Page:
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Statistical process control and interrupted time series: a golden opportunity for impact evaluation in quality improvement
  1. Atle Fretheim1,2,
  2. Oliver Tomic3
  1. 1Global Health Unit, Norwegian Knowledge Centre for the Health Services, Oslo, Norway
  2. 2Institute of Health and Society, University of Oslo, Oslo, Norway
  3. 3Quality Measurement Unit, Norwegian Knowledge Centre for the Health Services, Oslo, Norway
  1. Correspondence to Atle Fretheim, Global Health Unit, Norwegian Knowledge Centre for the Health Services, P.O. Box 7004, St. Olavs, Oslo 0130, Norway; atle.fretheim{at}

Statistics from


Time series plots are widely used, across sectors and media, probably because many find them easy to understand. Figure 1 is a time series plot of how the readmission rate in a hospital changed over time (constructed data set).

Figure 1

Example of fictive time series data displaying the percentage of discharged patients readmitted to the hospital within 30 days for each month. The time series stretches over 31 months. After month 17, a quality improvement programme was introduced to reduce the proportion of patients readmitted to the hospital.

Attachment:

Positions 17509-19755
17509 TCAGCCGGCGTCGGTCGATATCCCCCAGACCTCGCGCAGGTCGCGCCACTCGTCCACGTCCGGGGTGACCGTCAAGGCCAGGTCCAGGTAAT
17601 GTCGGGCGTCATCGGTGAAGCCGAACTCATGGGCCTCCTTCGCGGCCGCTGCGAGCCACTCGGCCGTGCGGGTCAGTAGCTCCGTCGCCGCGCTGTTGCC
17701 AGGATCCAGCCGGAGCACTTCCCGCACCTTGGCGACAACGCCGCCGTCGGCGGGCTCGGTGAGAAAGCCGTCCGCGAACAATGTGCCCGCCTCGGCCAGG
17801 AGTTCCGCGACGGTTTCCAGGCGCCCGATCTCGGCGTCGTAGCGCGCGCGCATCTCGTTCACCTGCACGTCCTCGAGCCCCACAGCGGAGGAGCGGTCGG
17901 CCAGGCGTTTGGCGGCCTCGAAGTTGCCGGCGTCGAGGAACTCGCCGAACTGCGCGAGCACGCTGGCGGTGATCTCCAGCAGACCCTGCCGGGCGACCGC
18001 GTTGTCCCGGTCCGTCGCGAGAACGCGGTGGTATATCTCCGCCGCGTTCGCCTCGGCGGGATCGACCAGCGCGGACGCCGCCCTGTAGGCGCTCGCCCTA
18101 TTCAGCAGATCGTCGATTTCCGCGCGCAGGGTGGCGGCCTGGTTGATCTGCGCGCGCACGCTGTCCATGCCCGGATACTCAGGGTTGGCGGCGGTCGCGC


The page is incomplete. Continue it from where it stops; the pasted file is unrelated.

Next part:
Statistical process control (SPC) and interrupted time series (ITS) designs are two closely related methodologies in the field of quality improvement. In both approaches, data are organised in time series and presented using time series plots. Both SPC and ITS use data to assess whether observed changes reflect random variation or ‘real’ change.

SPC is a popular method in quality improvement in the health sector worldwide, with scores of time series data collected. These data represent a golden but largely lost opportunity for learning and improving quality of care. First, because findings from SPC projects are rarely published: Thor and colleagues searched comprehensively for reports on the use of SPC in healthcare quality improvement and identified only 57 articles published between 1990 and 2004.1 Second—we will argue—because the potential for rigorous impact evaluation based on SPC data is not fully exploited.

Statistical process control

Simplified, SPC is a tool for monitoring processes by means of time series plots. Two key concepts in SPC are ‘common cause variation’ and ‘special cause variation’. Common cause variation implies that the observed variation reflects random fluctuations. When this is the case, the process is ‘in control’. On the other hand, a process is not in control when there is more variation than can be expected by chance alone, that is, the variation …

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